A cover letter is a bridge – what the heck are you babbling about, Hyo?
I’ll get to that, but first, you gotta bear with me…
Back in 83, I saw the movie, “Kentucky Fried Movie,” and I nearly died of laughter. It was the original spoof movie. Among the hilarous segments was a spoof of “Enter the Dragon.” Had not seen it before (have seen it many times since). But without the framwork of the original, that skit was just a riotous spoof of all martial movies.
At the beginning of the movie, the actor spoofing Bruce Lee is training young disciples. One does a lackluster kick and the master whacks him on the head and says, “do it with feering…now again!”
So, later as he is infiltrating an enemy hideaway, he runs into a guard dog which barks at him.
So the spoof actor playing whacks the guard dog the head and says, “again…but this time…with feering.”
You just have to see it, I don’t do it justice it’s so funny.
But, again…but with “feering!”
Get the cover letter right!
I am confident that 2011 will be a great year for job seekers because businesses will hire for expansion and to replace baby boomers calling it a day. For all the arguments that companies have adjusted to working with less employees and have become more efficient – let’s be clear – they will need to rehire as their businesses grow again.
And after a couple of tough years, 2011 will be the start of a good recovery. It will be!
But to take part in this recovery, you must be prepared and have all your tools ready.
By tools, most job hunters tend to think resume and the need to start “networking.” But the one tool that could be most helpful tend not to get thought of.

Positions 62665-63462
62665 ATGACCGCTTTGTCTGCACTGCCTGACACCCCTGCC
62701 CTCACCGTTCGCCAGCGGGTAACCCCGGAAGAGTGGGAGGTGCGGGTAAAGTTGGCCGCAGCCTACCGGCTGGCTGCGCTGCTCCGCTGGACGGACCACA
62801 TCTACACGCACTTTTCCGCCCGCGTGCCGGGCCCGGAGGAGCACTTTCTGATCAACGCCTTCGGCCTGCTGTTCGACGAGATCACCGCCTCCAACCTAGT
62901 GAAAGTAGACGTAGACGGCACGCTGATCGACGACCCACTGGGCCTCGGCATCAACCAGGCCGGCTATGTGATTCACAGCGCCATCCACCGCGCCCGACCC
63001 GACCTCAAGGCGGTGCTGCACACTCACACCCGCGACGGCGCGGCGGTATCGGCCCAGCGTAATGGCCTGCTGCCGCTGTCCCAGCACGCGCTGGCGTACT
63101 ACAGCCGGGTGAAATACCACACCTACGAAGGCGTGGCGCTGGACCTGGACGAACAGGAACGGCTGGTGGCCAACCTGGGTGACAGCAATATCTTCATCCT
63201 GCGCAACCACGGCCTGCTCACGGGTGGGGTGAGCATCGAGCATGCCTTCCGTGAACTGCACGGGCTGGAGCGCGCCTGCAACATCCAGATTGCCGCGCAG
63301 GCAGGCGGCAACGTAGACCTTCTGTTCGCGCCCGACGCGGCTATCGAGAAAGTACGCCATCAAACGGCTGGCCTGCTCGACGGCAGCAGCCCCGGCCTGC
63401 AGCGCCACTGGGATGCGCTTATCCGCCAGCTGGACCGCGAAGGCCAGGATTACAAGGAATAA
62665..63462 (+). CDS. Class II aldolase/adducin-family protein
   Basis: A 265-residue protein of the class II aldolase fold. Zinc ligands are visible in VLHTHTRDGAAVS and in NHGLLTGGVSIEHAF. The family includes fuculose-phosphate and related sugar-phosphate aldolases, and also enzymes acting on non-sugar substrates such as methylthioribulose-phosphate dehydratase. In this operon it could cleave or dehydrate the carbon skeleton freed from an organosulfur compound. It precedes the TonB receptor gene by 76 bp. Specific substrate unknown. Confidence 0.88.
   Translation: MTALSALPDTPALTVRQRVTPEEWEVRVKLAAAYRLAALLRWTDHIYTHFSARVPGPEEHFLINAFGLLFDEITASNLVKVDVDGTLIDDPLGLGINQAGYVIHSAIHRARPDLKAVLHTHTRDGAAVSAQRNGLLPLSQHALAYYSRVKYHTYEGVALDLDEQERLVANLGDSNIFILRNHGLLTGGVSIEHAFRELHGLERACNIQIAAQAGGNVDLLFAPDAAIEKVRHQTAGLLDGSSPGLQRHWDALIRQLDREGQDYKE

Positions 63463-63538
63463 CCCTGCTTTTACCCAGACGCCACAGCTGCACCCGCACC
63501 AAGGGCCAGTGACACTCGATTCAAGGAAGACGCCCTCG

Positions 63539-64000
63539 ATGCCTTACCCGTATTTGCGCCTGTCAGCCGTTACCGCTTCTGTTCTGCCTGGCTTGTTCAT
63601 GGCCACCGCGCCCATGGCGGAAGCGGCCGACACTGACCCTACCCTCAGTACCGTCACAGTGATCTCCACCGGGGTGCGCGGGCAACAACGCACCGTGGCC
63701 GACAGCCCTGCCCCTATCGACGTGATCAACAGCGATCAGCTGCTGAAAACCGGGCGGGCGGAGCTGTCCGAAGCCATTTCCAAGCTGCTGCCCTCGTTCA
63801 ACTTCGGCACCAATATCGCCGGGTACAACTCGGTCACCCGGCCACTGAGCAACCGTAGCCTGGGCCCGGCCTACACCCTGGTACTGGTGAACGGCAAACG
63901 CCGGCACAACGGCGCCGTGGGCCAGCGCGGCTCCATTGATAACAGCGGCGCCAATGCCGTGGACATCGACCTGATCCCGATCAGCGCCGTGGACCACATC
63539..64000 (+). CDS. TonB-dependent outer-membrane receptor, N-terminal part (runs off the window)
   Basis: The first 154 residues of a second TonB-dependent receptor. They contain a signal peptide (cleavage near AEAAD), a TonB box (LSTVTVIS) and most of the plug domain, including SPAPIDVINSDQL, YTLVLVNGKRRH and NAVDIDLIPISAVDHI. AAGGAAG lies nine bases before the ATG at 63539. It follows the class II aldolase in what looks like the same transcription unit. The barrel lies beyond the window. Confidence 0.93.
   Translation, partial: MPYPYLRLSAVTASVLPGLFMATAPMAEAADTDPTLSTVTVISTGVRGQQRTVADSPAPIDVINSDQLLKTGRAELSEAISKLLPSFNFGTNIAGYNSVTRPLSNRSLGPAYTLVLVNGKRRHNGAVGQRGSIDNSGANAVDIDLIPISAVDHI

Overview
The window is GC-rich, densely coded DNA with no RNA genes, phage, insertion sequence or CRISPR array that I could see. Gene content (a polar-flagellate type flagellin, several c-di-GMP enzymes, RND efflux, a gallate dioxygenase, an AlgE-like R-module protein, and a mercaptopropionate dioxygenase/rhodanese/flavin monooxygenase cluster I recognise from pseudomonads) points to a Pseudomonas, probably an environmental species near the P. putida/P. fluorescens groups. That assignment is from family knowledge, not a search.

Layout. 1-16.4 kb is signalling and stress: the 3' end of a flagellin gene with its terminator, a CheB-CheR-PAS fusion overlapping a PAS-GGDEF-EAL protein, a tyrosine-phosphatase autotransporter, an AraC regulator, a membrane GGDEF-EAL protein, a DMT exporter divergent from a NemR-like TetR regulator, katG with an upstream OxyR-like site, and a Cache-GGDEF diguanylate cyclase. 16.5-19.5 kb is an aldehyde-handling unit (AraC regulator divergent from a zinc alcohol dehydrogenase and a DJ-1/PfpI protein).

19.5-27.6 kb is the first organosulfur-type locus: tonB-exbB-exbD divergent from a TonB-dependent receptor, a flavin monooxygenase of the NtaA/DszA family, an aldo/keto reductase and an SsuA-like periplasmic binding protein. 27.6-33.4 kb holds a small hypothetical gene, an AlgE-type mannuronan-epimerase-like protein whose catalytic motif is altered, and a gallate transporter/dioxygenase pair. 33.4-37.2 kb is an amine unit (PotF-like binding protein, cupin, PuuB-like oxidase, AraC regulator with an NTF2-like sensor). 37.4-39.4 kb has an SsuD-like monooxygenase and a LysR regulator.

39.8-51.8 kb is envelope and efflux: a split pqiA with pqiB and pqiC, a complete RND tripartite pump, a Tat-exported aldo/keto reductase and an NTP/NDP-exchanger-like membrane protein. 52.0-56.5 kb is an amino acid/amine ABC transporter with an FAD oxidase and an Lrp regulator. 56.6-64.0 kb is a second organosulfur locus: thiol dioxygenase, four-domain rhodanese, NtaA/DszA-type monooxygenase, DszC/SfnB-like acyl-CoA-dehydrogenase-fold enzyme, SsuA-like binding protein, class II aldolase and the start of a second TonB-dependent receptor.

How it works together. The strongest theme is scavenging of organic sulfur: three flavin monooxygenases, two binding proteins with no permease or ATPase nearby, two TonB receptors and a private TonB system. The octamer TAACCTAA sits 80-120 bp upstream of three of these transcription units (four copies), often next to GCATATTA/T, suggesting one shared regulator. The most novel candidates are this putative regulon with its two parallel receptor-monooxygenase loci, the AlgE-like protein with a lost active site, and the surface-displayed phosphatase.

They always seem to relegate a cover letter to an afterthought, as though a written cover letter is the snail mail version of a fax cover sheet.
Nothing could be further from the truth. So, let me state “again…but this time…with feering;” a well written, compelling cover letter is what can separate you from the pack.
A cover letter is not a piece of paper you throw on top of a resume because every guru says you need one. A cover letter is you in ways a resume cannot be.
A resume is your written history of past accomplishments from which recruiters and hiring managers can either infer or visualize future success. But there’s the rub – hiring managers has to take time to digest and visualize you in the position in question. And she has 100’s of resume in front of her. That’s a lot of digesting.
In sales, your past would be akin to a list of features of you. The future that the recruiter must visualize would be the benefits of you. Successful sales professionals learn early on that you do not leave this visualization of benefits to the buyer. They learn to create bridges that make it easy for buyers to walk over from the features to the benefits.
The cover letter is the bridge.
More than the resume, you can use the cover letter to help the hiring manager visualize the potential of hiring you, or at very least, make your resume a more intriguing read.
And at best, a compelling cover letter can transform your resume from a collection of past accomplishments into a list of potential benefits to the hiring company.
There are a lot of “how-to’s” available on writing a good cover letter. Your local library is always a good source. Of course, you have all your online resources – to include this blog – available to you.Â You have software like Phil Baker’s OneClick Cover letter Creator and Jimmy Sweeney’s very popular Amazing Cover Letter program (this link will take you where I recap the options out there for you).
In fact, there must be over 50 articles on this blog itself (by real guru – that would be not me) that talk about and give great instructions on how to write a cover letter. Go through this site and work one together.
But in general, you should keep these points in mind:
- Identify why you are writing.
- A brief summary of why you are relevant to the hiring manager or recruiter
- A brief comment on how the hiring manager benefits by meeting you.
- A specific call to action for the hiring manager.
Also, keep in mind that a cover letter is a not a resume – fight the temptation to put “too much” into it.
With “feering,” your cover letter is the bridge that takes the hiring manager from your past to the potential future.